Bjoern Goerke, Bernd Leukert, and now Rob Enslin have more or less voluntarily left the company. Why, how, and when these decisions were made are up for debate. However, these are internal decisions that we should not be interested in.
What everyone should be interested in, though, are the implications Bill McDermott’s decisions will have for the SAP community.
What we know
SAP supervisory board member Hasso Plattner and Bill McDermott have a special bond that came to be through years of helping each other out.
First, Plattner turned a blind eye to McDermott forcing his former co-CEO Jim Hagemann Snabe out of the company. Then, he protected Bill McDermott’s image after his accident. Most recently, he didn’t object to McDermott getting rid of Bernd Leukert.
Of course, the chairman of the supervisory board is supposed to back the CEO up. But what if the CEO does not necessarily have the company’s best interests in mind?
Plattner has evidently helped Bill McDermott out on more than one occasion. But what is in it for him?
All he wanted from McDermott was to see Juergen Mueller (alumnus of the Hasso Plattner Institute in Germany) fill in the position of CTO, just like it was with Shai Agassi and Vishal Sikka before Mueller. What followed was HR chaos.
The position of CTO was already taken. McDermott therefore had to “promote” former CTO Bernd Leukert to predecessor of Michael Kleinemeier who was planning on retiring this year.
The young Mueller becoming CTO had another unforeseen consequence. Even though Bill McDermott is reiterating his catchphrase “Cloud First” like a broken record, former President of the SAP Cloud Platform Bjoern Goerke did not become CTO.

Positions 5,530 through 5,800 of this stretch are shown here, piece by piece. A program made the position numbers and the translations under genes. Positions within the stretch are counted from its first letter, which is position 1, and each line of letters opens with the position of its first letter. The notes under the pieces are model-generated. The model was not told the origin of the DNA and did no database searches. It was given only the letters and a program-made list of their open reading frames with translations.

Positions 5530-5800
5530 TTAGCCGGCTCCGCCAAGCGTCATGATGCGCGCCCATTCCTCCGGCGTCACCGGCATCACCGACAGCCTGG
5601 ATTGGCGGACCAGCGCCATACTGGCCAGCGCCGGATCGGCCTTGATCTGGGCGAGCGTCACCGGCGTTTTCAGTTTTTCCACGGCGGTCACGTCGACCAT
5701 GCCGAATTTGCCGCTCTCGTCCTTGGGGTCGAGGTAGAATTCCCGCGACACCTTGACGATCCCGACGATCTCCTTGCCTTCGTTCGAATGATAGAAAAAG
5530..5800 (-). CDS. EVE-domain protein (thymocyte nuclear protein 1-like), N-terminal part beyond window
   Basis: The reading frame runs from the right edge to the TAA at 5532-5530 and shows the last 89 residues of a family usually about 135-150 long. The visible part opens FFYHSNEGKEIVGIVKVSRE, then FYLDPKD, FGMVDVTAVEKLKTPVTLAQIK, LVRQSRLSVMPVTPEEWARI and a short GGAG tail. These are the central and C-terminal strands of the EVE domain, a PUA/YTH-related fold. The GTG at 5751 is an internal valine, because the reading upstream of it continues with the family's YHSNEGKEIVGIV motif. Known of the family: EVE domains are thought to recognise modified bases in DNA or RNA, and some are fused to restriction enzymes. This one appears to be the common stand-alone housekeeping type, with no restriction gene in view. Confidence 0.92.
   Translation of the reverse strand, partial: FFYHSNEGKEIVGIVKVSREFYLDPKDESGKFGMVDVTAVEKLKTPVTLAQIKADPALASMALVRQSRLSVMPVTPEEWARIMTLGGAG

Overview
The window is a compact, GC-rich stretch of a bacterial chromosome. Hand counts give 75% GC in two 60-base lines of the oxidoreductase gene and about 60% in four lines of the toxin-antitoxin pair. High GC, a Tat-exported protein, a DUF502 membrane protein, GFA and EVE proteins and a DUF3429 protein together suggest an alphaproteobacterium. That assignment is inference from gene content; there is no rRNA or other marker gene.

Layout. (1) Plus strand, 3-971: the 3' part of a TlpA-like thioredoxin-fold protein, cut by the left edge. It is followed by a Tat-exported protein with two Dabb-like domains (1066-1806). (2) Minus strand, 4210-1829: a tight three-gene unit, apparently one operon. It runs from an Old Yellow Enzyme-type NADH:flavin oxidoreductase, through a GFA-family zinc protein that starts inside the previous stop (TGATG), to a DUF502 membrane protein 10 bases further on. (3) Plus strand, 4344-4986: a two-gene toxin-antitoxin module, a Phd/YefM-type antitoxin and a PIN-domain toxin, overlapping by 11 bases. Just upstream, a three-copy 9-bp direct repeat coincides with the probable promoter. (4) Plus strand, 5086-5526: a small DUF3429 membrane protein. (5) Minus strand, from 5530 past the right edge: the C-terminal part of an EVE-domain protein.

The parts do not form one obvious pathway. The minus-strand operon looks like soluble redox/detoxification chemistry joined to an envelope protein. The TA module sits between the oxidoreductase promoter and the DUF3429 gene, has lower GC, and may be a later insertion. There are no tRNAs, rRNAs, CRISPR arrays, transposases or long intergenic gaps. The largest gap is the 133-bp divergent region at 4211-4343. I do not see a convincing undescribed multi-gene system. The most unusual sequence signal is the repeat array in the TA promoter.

Bill McDermott was afraid that Bernd Leukert would spill his secrets (his skeletons in the closet, so to speak) to Hasso Plattner and decided on firing him instead. Michael Kleinemeier had to extend his contract as he no longer had a predecessor.
Former President of the Cloud Business Group Rob Enslin had just gotten around to announcing the much-desired integration of Successfactors with SAP’s digital core; then he had to leave abruptly, too. This time around, Bill McDermott even commented on his departure (when Leukert left, he remained silent).
Without the cloud know-how of Bjoern Goerke and Rob Enslin, Bill McDermott is the last one standing to push his cloud strategy.
Comprehensive, transparent HR policies are nowhere in sight at SAP. One can only hope that the chaos reflected in recent HR decisions, like the layoff of some 4,000 employees or the fluctuation around the CTO position, will not mean chaos for customers and their products as well.